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January 25, 2010
Adam Gorlick, Stanford News Service: (650) 725-0224, firstname.lastname@example.org
The Dalai Lama will be at Stanford for two days in October, returning to the university to discuss compassion, altruism and what it means to lead a meaningful life.
Tibet's exiled political and spiritual leader was invited by Philip Pizzo, dean of the School of Medicine. The Rev. Scotty McLennan, dean of the Office for Religious Life, is co-sponsoring the events scheduled for mid-October.
The Dalai Lama will deliver a public talk on "The Centrality of Compassion in Human Life and Society" at Maples Pavilion on Oct. 14. That afternoon, he will talk about leading a meaningful life as part of this year's Rathbun Visiting Fellow program. Ticket information will be available this summer.
The Rathbun fellowship was created in 2008 in memory of the late law Professor Harry Rathbun and his late wife, Emilia. The fellows, who have included retired Supreme Court Justice Sandra Day O'Connor and former Secretary of State George Shultz, give a speech at Memorial Church, reflecting on what it takes to live a life of meaning.
On Oct. 15, the Dalai Lama will take part in a daylong conference sponsored by the School of Medicine's Center for Compassion and Altruism Research and Education titled "Scientific Explorations of Compassion and Altruism."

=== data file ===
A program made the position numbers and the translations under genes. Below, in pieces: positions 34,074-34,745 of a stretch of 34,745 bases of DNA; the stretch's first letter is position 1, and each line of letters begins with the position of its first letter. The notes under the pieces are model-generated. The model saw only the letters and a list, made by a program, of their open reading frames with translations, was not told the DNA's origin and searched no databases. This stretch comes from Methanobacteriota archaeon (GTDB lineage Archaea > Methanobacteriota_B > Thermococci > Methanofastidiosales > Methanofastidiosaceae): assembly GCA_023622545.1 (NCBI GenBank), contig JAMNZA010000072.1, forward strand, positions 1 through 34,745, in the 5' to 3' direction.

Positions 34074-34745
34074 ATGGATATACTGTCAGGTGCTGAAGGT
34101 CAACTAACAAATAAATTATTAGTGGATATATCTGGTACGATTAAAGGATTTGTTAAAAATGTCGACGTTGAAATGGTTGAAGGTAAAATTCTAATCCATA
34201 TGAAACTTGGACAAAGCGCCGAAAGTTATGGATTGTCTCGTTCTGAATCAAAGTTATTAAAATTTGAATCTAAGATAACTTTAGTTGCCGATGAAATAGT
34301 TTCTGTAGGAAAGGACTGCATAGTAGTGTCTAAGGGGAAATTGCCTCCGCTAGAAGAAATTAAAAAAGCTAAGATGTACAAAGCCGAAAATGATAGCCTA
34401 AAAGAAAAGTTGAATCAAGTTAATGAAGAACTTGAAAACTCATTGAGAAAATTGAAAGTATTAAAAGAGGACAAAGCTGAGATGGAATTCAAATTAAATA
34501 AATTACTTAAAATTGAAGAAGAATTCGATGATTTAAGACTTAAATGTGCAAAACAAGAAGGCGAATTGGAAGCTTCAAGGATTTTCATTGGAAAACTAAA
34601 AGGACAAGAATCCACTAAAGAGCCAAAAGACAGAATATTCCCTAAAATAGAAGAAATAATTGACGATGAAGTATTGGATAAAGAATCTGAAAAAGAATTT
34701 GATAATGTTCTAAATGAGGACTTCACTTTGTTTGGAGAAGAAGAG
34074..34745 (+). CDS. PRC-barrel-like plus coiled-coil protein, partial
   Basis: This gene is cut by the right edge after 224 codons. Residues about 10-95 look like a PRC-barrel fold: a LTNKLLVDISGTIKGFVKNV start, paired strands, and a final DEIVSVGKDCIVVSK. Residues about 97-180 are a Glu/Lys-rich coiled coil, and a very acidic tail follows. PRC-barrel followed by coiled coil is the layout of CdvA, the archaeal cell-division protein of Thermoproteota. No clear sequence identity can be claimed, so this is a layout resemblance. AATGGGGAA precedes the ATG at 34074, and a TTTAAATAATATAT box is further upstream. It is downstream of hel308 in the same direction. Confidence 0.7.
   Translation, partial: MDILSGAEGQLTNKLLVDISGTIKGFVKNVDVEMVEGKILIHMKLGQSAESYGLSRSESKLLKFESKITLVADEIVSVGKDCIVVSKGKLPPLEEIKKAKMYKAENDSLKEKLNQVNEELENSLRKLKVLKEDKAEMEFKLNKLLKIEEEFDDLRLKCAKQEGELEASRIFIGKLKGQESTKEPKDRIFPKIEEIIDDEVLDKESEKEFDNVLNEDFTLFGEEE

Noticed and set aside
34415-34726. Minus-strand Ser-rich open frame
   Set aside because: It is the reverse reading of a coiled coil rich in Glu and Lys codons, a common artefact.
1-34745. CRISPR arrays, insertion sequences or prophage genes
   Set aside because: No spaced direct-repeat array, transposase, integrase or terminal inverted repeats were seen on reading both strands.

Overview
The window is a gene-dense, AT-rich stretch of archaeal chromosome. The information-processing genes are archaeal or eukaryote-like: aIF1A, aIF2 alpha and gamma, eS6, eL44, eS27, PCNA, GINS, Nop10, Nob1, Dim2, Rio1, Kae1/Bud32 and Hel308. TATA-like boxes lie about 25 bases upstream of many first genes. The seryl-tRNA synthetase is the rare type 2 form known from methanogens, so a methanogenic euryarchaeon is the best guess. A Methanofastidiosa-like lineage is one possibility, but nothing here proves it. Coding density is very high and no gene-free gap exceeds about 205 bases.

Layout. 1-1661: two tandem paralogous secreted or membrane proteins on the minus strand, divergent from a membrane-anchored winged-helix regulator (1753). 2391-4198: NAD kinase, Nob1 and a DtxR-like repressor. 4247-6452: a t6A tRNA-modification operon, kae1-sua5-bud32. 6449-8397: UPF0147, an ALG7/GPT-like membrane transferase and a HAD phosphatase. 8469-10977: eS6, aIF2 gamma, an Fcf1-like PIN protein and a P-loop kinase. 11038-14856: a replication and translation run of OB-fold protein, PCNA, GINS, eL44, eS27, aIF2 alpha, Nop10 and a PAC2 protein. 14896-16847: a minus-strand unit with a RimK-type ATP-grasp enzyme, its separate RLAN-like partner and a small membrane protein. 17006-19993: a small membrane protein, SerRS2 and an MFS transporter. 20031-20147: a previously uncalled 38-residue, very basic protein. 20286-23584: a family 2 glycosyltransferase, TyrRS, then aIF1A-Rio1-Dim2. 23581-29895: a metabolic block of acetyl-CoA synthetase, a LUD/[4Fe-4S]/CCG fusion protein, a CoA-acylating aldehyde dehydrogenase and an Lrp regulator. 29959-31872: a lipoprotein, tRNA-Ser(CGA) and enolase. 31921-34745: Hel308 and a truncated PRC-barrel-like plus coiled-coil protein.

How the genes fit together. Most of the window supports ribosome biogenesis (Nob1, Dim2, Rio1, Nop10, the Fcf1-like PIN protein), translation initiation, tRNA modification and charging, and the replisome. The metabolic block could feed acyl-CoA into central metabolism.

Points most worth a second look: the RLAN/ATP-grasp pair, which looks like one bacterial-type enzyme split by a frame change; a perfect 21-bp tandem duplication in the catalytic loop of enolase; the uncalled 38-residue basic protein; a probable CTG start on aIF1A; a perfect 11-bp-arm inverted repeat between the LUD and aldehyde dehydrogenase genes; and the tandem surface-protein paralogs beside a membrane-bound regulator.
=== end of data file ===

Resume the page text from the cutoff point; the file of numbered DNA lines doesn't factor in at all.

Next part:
Pizzo said the Dalai Lama's input will "help to further promote our understanding of compassion and altruism in scientific, medical and spiritual domains."
"His Holiness the Dalai Lama is one of the world's most renowned and respected spiritual and moral voices and has inspired generations and millions of people throughout the world about the fundamental underpinnings of a caring and compassionate life," Pizzo said.
Several small, private gatherings with groups including Stanford's Ho Center for Buddhist Studies are also being planned.
The upcoming visit will mark the Dalai Lama's third trip to Stanford. He first came in 1994, and returned in 2005 to talk about nonviolence, meditation, science and spirituality.
"The real impetus for the Dalai Lama's visit this time is his excitement about what Stanford is doing by starting the Center for Compassion and Altruism Research and Education," McLennan said. "He thinks it's important to use the language of science to reach people. People will not listen to him merely as a religious person. He says he needs to connect with people using a language he feels is universal."
The Dalai Lama has helped pay for the creation of the center with some of the proceeds from his book sales, McLennan said.
Born in Tibet 75 years ago, Tenzin Gyatso was named the 14th Dalai Lama when he was 2 years old. That made him the successor in a line of political and spiritual leaders spanning six centuries. He was forced into exile after a failed Tibetan uprising against China in 1959. He has since lived in India, won the Nobel Peace Prize in 1989 and makes frequent speaking engagements around the world.
A website devoted to the Dalai Lama's visit is being developed and will be launched in February.
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